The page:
Sonic the Hedgehog on the Sega Game Gear is perhaps not the game that immediately comes to mind upon hearing the name. Preceding Sega’s days as a third party publisher or before systems had the capacity to handle one of the company’s innumerable ports, the decision was made to create a companion title to the better-known Mega Drive game. This handheld version of Sonic the Hedgehog featured the same spirit but altered gameplay mechanics, levels, and bosses.
The result was a less commercially successful title but one that remains a classic in its own right. For starters, the visual and aural experiences have taken their own form rather than be content with aping Sonic 1’s console counterpart. Fresh tunes such as the one for Bridge Zone take center stage here, but even the retro renditions of levels like Green Hill Zone are infectiously catchy. The 8-bit aesthetics suit the blue blur surprisingly well, especially considering this was his first outing.
Unfortunately, it also lacks the superior level layouts of its 16-bit cousin. It’s actually not so much the design itself as the overuse and misuse of floating platforms. These platforms are often placed in obtuse locations where you have no time to react or the level design implicitly “tells” you to run and you inevitably overshoot them (probably not aided by the Game Gear’s reduced screen size compared to the Master System). Other times the visuals merely make it ambiguous whether a particular area is traversable or not. Were this the Master System version, the increased range of vision would rectify most of these hitches but alas.
Some gamers will also take issue with the level of slowdown that plagues the experience. Though I’m sure many can forgive that on the basis of this being a first generation Game Gear game with none of that lovely blast processing, others will find that Sonic is outright unacceptable (more so when slogging along in the water at a snail’s pace).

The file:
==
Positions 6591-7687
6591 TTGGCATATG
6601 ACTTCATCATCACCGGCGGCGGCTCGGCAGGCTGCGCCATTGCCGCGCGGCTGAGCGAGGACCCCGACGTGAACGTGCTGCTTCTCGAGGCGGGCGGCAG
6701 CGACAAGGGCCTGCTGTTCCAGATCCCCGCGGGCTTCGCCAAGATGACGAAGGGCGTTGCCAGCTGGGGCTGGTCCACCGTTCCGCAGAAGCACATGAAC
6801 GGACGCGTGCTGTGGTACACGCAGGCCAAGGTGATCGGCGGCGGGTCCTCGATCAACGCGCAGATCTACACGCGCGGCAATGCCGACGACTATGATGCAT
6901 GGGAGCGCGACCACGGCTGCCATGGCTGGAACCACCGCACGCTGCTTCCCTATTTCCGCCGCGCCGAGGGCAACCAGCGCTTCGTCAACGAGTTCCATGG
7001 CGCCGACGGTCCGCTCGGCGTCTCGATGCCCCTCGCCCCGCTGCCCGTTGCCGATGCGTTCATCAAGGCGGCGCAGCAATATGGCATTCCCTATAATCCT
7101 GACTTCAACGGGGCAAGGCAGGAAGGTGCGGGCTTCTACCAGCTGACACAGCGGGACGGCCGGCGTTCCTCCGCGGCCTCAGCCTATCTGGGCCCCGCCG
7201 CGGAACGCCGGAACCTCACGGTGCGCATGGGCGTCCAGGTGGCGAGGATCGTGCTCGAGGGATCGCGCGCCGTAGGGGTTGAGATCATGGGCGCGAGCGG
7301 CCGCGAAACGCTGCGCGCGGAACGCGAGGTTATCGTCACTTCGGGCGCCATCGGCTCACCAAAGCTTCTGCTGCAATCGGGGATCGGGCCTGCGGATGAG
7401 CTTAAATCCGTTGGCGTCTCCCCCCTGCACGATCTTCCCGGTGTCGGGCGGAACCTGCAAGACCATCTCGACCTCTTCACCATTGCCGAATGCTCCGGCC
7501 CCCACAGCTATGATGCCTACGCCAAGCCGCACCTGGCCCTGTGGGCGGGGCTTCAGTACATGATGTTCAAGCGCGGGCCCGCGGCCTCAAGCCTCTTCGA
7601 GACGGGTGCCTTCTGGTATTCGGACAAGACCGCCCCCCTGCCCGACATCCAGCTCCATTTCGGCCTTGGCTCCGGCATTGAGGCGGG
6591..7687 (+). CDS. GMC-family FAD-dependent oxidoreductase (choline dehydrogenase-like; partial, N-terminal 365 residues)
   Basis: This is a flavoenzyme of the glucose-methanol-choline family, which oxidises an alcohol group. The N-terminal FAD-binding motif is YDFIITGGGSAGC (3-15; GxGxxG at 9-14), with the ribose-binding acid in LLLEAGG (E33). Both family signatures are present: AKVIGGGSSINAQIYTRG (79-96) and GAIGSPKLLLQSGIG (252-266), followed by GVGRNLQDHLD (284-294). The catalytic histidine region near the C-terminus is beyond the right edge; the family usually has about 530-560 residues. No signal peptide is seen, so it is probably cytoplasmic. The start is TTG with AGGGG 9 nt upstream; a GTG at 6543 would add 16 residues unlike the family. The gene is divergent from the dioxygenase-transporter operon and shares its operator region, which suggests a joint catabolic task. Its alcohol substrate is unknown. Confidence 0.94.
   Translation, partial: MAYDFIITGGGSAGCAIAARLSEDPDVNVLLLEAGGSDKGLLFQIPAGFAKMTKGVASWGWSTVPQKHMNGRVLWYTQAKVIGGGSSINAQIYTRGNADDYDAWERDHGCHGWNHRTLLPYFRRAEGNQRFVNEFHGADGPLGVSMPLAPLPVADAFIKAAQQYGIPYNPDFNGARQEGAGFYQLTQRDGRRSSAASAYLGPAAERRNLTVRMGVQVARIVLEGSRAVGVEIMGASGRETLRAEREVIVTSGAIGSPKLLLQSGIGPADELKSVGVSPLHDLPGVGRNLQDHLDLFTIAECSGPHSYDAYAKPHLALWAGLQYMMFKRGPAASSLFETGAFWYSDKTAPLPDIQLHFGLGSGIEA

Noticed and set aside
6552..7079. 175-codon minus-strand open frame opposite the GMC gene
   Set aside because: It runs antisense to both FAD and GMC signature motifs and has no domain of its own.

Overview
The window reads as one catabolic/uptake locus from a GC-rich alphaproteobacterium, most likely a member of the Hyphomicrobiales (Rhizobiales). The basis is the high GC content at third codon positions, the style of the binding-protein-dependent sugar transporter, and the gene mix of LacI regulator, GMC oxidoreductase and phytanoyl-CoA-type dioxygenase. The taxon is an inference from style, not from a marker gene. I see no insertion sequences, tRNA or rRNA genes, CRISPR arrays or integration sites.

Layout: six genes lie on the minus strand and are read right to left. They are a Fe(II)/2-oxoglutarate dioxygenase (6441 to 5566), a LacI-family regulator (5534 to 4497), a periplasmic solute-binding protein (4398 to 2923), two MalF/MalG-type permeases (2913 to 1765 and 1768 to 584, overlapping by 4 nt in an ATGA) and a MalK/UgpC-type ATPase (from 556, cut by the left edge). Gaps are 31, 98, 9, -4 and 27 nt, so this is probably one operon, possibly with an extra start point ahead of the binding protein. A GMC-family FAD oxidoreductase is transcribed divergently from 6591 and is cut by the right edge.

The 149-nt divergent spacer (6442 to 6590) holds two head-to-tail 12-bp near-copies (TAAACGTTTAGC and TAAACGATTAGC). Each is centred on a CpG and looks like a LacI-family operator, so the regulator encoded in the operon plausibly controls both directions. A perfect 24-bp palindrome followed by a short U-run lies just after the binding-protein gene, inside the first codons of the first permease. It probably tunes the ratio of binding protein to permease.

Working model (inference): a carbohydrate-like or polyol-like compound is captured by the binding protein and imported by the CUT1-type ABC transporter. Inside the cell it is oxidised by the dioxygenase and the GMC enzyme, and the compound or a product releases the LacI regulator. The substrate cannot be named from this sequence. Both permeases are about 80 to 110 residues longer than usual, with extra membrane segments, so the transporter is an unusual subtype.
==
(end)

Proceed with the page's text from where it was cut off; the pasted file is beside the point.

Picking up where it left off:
Generally speaking though, the Game Gear version of Sonic’s debut is still sufficiently gratifying. Sonic operates as smoothly as expected and the absence of the spin-dash (introduced in later games) is never problematic. Besides, there’s something to be said for busting through blocks by tucking in mid-run the old-fashioned way.
As mentioned earlier, the game also throws in several completely unique levels that ultimately lend this version its inventiveness. Even the stages based on the same concepts manage to feel fresh, thanks to clever placement of obstacles and the lack of loop-de-loops.
There is one key gameplay difference that also bears mentioning. When Sonic is hit by an enemy or obstacle, he’ll be unable to pick up any of the rings he just dropped. This means the value of one ring is equivalent to a hundred in terms of offered protection and thus they’re more like credits for reaching the special zones than practical in real-time.
Other than the occasional hiccup, the game is fairly generous in terms of its challenge level. Although there is always the threat of a game over ending all of your progress, extra lives and continues are handed out gratuitously and should help counter the illegitimate deaths. If you’re into the concept of using save states, they can rectify the problem entirely.
Even if you were to get a game over, the consequences wouldn’t be particularly intimidating since Sonic’s first Game Gear excursion is so brief. This is actually not a gripe but compliment in disguise. With levels that can be bested in thirty seconds to two minutes each and bosses that can be conquered effortlessly, this is a fairly solid introductory title for those new to the series or those simply seeking something to replay.
Furthermore, instead of keeping the coveted Chaos Emeralds (items needed to witness the game’s true ending) in special zones at the end of each level, this version sees it fit to hide them on an individual basis. Those replaying the game will have incentive to explore each level again at their own pace to track down them all.
Sonic the Hedgehog on Game Gear is a highly replayable little title with some nuisances that bring down its overall value. Though not as outstanding as the Mega Drive title was, those who appreciated its style will do themselves justice by picking this one up rather than shell out a comparable sum for another port.
– Clark A
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